The first three rejoinders stand Friday's positives on their head. (The fourth and final item is new, but it largely follows from the previous three points.) The news about the U.S. retirement system is decidedly mixed, such that most data can support opposing viewpoints. Last column took the bright view of the numbers; this one does not.
The Bottom Is Lower
Friday's column pointed out that although Social Security is but a starting point for middle- and high-wage employees, who require considerably more income than is provided by Social Security to have an acceptable income-replacement rate during their retirements, it is close to a finishing point for low-wage workers. Per the Social Security Administration's projections, Social Security payments alone will replace about 80% of the income of very low earners (as the term is defined by the SSA).
That would seem to be a good thing--those who have the least are best served by the existing U.S. retirement structure. However, there is a flip side to the argument that Social Security payments are so generous as to almost match what the lowest-wage workers currently earn. Perhaps the situation is not that Social Security is generous, but instead that the salaries of the lowest-wage employees are markedly ungenerous. If so, then the deed rings hollow; receiving 80% of a substandard income isn't much of an achievement.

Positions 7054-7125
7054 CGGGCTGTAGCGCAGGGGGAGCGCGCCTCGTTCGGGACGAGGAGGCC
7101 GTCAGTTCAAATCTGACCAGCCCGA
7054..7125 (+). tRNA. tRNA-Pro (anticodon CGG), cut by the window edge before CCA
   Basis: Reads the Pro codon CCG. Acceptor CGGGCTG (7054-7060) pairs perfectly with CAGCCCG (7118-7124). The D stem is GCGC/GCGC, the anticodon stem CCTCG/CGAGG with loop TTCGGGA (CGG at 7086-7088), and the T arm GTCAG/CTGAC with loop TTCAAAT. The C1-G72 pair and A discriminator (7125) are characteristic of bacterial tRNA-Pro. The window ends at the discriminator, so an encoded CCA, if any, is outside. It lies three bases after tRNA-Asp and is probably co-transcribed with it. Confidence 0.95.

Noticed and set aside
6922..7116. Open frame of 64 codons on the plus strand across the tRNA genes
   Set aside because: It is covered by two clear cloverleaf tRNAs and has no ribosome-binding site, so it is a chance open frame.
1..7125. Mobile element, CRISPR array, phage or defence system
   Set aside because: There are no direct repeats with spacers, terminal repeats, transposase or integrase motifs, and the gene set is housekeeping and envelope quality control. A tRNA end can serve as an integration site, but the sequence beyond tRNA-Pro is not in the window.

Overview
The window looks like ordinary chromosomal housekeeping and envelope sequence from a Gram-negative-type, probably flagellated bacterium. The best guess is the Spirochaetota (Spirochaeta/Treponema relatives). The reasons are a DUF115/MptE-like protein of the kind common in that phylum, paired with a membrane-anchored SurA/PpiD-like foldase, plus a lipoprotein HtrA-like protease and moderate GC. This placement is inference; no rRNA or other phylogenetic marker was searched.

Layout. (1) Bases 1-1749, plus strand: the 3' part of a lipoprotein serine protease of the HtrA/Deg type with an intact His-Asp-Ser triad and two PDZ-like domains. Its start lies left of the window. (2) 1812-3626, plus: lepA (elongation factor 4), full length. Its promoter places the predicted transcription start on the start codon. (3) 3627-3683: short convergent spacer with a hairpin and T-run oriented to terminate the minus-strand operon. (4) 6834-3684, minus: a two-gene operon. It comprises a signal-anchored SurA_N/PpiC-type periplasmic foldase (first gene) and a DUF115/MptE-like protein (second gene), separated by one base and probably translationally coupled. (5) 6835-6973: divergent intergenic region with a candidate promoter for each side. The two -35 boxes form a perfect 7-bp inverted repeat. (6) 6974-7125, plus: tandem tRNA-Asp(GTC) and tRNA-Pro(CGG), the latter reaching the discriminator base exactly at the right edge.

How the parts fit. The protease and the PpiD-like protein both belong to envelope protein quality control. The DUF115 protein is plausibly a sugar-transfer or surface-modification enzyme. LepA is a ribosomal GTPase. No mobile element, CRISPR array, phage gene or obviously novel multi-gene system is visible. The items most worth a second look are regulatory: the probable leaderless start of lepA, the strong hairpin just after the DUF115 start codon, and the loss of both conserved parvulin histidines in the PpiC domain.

Such seems to be the case. In 1968, the U.S. minimum wage was $1.60. Adjusted for inflation, that is $11.30--far above today's federal minimum wage of $7.25. True, many states have implemented higher minimums, but save for the District of Columbia (which is not technically a state anyway, sorry fellas), none of those figures reaches $11.30. Another way to put the matter: 15 million Americans make less than $10 per hour, meaning that 15 million earn less than the lowest-wage worker from half a century ago.
For those employees, Social Security's victory would seem to be Pyrrhic indeed.
The Asset Mix Is Worse
Despite periodic talk of a retirement "crisis," the percentage of Americans with retirement assets is holding steady. That is, in 1989, among those households where the working head was aged 55 to 64, 79% had financial resources in addition to Social Security: a defined benefit plan, a 401(k) plan, an IRA account, or some combination of those three. The current figure is 81%. Of those households approaching retirement, four out of five have something
The details, however, are less encouraging. In 1989, 55% of those pre-retirement households expected to receive defined-benefit payments, with most of that 55% possessing either 401(k) or IRA assets in addition to their pension plans. That made for pretty good protection--the assurance of guaranteed defined-benefit checks, plus in many instances also supplemental resources from tax-sheltered accounts. Today, the number of pre-retirees who expect to receive some sort of defined-benefit payments has declined to 40%.